(ii) The Capabilities Review?s recommendations shall include steps to ensure that the responsible agencies are appropriately organized, tasked, and resourced, and provided with adequate legal authority necessary to ful?ll their missions.
Participants. The Secretary of Defense shall co?chair the Capabilities Review, with the Secretary of Homeland Security and the Director of the National Security Agency.
(0) Operation ofCapobz?lz?ries Review. The Co-Chairs of the Capabilities Review shall assemble all information in the possession of the Federal Government that pertains to relevant cyber capabilities of the Department of Defense, the Department of Homeland Security, and the National Security Agency. All agencies shall comply with any request of the Co? Chairs to provide information in their possession or control pertaining to US. cyber capabilities. The Secretary of Defense, the Secretary of Homeland Security, and the Director of the National Security Agency may seek further information relevant to the Capabilities Review from any appropriate source.
Workforce DeveZopmenr Review. In order to ensure that the United States has a long-term
cyber capability advantage, the Secretary of Defense and Secretary of Homeland Security shall also gather and review information from the Department of Education regarding computer
science, mathematics, and cyber security education from primary through higher education to understand the ?ll] scope of US. efforts to educate and train the workforce of the future. The Secretary of Defense shall make recommendations as he sees ?t in order to best position the US. educational system to maintain its competitive advantage into the future.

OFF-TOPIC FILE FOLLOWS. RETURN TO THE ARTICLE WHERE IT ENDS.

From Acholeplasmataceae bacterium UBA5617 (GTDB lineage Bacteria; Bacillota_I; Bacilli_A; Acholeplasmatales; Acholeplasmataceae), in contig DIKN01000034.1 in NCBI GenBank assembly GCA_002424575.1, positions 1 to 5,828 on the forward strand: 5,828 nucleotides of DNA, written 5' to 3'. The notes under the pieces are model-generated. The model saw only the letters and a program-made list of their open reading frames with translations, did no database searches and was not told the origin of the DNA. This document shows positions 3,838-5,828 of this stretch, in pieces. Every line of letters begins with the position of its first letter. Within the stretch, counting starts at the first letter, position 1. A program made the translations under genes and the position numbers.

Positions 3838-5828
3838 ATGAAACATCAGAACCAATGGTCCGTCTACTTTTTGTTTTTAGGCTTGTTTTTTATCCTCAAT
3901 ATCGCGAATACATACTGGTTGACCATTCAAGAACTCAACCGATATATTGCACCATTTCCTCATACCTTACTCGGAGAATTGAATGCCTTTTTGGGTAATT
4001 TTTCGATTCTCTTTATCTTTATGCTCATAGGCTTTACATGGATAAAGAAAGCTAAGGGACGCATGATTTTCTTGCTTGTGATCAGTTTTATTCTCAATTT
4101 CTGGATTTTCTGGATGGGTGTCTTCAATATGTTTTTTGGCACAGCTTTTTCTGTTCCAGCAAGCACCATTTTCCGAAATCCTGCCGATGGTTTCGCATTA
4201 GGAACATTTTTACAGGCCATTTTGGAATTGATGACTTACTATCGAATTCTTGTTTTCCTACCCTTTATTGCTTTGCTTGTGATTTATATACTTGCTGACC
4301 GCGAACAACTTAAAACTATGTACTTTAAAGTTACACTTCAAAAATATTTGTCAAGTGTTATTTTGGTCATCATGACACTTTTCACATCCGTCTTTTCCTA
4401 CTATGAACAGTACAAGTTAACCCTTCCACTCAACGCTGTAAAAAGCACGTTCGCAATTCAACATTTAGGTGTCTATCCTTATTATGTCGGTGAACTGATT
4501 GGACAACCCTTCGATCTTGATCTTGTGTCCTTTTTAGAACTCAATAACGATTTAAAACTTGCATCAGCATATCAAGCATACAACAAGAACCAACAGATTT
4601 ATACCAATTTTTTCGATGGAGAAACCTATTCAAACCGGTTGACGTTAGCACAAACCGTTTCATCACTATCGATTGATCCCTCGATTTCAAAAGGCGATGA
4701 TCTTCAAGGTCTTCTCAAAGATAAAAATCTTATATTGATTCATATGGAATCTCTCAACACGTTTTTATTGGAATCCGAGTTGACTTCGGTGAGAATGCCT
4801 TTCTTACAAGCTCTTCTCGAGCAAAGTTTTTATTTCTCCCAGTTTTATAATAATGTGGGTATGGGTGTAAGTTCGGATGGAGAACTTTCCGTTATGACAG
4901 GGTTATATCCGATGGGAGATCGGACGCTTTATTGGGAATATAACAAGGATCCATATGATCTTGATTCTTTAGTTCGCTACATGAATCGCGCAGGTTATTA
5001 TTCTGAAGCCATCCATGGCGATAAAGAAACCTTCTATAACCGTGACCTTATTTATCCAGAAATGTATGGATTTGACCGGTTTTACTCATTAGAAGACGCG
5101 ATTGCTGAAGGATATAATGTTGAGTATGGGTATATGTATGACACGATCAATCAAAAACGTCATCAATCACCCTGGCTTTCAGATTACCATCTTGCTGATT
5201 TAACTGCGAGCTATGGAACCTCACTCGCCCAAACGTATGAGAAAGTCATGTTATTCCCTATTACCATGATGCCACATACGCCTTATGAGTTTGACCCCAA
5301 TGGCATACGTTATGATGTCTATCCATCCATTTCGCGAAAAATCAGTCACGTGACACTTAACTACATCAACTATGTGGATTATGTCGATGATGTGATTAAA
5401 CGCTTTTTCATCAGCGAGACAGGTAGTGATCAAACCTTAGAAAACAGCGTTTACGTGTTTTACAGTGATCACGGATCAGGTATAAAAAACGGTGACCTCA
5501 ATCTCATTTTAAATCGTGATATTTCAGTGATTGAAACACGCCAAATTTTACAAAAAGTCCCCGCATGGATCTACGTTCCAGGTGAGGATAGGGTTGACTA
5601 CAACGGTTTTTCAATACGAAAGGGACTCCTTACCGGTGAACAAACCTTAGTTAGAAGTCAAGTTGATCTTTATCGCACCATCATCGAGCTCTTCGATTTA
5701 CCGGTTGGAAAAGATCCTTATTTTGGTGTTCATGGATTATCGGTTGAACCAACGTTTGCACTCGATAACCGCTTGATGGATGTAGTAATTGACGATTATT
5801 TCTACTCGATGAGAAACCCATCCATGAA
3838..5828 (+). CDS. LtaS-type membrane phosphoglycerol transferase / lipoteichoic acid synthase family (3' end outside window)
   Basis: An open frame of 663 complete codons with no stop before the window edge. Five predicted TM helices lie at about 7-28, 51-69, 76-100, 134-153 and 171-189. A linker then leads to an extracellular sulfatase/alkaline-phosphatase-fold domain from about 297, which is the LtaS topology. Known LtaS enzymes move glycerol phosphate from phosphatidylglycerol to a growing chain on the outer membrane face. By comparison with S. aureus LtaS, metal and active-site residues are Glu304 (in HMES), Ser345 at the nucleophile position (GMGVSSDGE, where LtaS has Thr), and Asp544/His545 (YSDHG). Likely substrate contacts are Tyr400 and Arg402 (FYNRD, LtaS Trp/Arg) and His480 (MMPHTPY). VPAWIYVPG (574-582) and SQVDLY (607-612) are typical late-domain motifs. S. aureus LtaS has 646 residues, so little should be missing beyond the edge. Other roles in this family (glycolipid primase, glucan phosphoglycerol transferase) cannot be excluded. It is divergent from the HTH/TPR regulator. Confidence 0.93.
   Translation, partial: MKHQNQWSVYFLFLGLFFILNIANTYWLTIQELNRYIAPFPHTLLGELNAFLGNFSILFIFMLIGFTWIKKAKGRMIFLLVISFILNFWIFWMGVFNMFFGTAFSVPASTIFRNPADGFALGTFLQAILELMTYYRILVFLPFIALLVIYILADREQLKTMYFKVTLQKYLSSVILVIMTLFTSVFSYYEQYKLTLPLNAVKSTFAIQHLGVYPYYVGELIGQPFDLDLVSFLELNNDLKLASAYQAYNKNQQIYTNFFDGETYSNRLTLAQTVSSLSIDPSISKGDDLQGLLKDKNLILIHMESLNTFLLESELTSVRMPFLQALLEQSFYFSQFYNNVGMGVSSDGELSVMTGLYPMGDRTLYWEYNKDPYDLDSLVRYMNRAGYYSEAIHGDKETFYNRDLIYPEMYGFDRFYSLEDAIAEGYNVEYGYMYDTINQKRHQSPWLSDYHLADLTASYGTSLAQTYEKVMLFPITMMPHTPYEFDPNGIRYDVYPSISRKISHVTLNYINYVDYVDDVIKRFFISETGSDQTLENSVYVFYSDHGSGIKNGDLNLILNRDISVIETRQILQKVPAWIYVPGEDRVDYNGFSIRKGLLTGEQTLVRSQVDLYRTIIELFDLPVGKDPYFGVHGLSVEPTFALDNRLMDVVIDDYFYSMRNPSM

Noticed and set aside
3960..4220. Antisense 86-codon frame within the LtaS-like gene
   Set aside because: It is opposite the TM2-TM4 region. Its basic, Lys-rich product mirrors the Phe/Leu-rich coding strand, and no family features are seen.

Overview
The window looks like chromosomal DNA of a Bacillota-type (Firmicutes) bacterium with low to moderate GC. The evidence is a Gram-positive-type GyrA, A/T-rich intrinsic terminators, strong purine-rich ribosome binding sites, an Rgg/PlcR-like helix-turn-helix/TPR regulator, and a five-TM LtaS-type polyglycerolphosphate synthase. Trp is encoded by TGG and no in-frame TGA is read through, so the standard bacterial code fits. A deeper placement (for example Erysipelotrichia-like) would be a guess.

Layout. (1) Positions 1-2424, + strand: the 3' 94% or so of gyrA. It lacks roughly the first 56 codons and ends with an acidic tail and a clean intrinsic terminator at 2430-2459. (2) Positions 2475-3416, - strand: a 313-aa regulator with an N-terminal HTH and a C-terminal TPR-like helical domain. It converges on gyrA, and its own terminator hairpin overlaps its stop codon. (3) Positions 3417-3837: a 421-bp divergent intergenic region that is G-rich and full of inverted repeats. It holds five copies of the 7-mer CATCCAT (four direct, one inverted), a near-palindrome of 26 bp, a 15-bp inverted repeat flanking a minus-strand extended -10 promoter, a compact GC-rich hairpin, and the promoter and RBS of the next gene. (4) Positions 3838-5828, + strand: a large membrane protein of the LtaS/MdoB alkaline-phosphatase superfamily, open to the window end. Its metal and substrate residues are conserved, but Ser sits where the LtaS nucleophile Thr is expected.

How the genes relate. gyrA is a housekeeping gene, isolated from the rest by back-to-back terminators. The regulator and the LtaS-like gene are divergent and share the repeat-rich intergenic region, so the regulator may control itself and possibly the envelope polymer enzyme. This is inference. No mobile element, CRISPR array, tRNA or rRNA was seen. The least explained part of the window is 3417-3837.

Sec. Private Sector Infrastructure Incentives Report.
Scope and Timing.
Preparation of a Report on options to incentivize private sector adeption of effective cyber security measures (Report) shall commence immediately.
(ii) Within 100 days of the date of this order, the Report recommending options shall be submitted to the President through the Secretary of Commerce.
Participants. The Secretary of Commerce shall co-chair the group preparing the Report, with the Secretary of the Treasury, the Secretary of Homeland Security, and the Assistant to the President for Economic Affairs. The Secretary of Commerce may also invite the Chair of the Securities and Exchange Commission and the Chair of the Federal Trade Commission to participate.
(0) Operation ofReport. The Co-Chairs of the group that prepared the Report shall review and expand on existing reports on economic and other incentives to: induce private sector owners and operators of the Nation?s critical infrastructure to maximize protective measures; invest in cyber enterprise risk management tools and services; and adopt best practices with respect to processes and technologies necessary for the increased sharing of and response to real-time cyber threat information. All agencies shall comply with any request of the Co-Chairs to identify those economic policies and incentives capable of accelerating investments in cyber security tools, services, and software. The Secretary of the Treasury, the Secretary of Commerce, the Secretary of Homeland Security, and the Assistant to the President for Economic Affairs may seek further information relevant to the Report from any appropriate source.
Sec. 2. General Provisions.
This order shall be implemented consistent with applicable law and subject to the availability of appropriations.
Nothing in this order shall be construed to impair or otherwise affect:
the authority granted by law to an executive department or agency, or any head thereof; or
(ii) the functions of the Director of the Of?ce of Management and Budget relating to budgetary, administrative, or legislative proposals.
(0) All actions taken pursuant to this order shall be consistent with requirements and authorities to protect intelligence and law enforcement sources and methods. Nothing in this order shall be interpreted to supersede measures established under authority of law to protect the security and